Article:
Report on mainland China's soil pollution a 'state secret'
Ministry rejects request to make findings of five-year study of ground contamination public, leaving critics wondering what's being hidden
The top environmental watchdog has rejected a request to publish findings of a high-profile national survey on soil pollution, citing "state secrecy".
Legal and environmental experts called the Ministry of Environmental Protection's decision irresponsible, and said it put public health at risk, as contaminated land could jeopardise food safety and cause cancer or other health problems in people living on it.
"The ministry's claim is rather ill-founded, because the regulations on disclosure of government information actually allow for the release of so-called 'national secrets' if they involve public interests," said Beijing-based lawyer Dong Zhengwei , who requested the findings from the environmental ministry on January 30.
Ma Jun, director of the Beijing-based Institute of Public and Environmental Affairs, said soil contamination might pose more risk than other forms of pollution because it was not as visible and people did not know how to take precautions against it.
"The government has a responsibility to warn the public about whether a piece of land is safe to grow crops or build a home," Ma said.
Dong said the rejection also betrayed a promise made in June by Wu Xiaoqing , vice-minister of the environment, to "publish findings at an appropriate time" following a five-year ground-pollution survey that started in 2006 and cost 1 billion yuan (HK$1.24 billion).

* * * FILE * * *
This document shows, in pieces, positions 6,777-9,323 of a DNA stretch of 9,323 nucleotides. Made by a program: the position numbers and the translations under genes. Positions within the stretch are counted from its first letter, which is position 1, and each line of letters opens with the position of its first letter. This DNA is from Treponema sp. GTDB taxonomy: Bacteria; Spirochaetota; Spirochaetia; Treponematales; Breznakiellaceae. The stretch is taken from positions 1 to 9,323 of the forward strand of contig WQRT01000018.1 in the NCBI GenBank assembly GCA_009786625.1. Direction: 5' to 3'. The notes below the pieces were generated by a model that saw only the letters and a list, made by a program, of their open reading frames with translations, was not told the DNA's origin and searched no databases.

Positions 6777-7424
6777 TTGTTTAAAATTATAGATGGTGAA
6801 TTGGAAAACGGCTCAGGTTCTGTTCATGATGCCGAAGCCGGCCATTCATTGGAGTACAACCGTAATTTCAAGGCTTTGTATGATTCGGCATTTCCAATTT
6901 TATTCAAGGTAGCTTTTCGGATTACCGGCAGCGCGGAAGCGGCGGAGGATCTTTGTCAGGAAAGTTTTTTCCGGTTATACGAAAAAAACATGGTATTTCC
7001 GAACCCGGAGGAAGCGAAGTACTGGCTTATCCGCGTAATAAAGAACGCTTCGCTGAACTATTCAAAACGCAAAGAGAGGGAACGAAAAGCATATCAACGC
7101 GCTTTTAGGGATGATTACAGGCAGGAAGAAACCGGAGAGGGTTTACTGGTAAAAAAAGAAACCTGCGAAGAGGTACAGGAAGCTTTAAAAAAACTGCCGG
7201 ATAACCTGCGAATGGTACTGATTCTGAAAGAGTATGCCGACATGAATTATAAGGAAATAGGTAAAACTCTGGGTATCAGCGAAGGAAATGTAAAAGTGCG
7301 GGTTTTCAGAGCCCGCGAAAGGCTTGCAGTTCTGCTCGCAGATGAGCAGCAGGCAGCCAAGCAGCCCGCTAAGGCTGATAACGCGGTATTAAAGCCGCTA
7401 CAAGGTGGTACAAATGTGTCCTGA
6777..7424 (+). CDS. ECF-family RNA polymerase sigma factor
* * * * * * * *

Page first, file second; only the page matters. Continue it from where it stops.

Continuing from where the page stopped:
The survey tested 200,000 samples of soil, ground water and farm produce nationwide, resulting in about 5 million pieces of data, the ministry said in 2011.
"The environmental ministry has been releasing real-time information about air pollution even though the air in Beijing was so bad last month. In contrast, soil pollution is a 'state secret'," Dong said. "Does this suggest that the land is contaminated much worse than the air?"
Authorities have a poor record of transparency on pollution information. A five-year national plan to tackle heavy-metal pollution by 2015 has never been made public.
Ma said authorities deemed the soil-pollution findings "too sensitive", and he said there were likely questions about the accuracy of the findings, because the survey was met with strong resistance from local governments.
"But the ministry should not use that as an excuse not to come clean on pollution. At the very least it could start with less-sensitive findings and tackle the severe problems, and set a timetable to release all of the findings."
The ministry said in 2006 that more than 10 per cent of farmland on the mainland was polluted, and that about 12 million tonnes of grain was contaminated by heavy metals annually. Updated figures have not been released since then.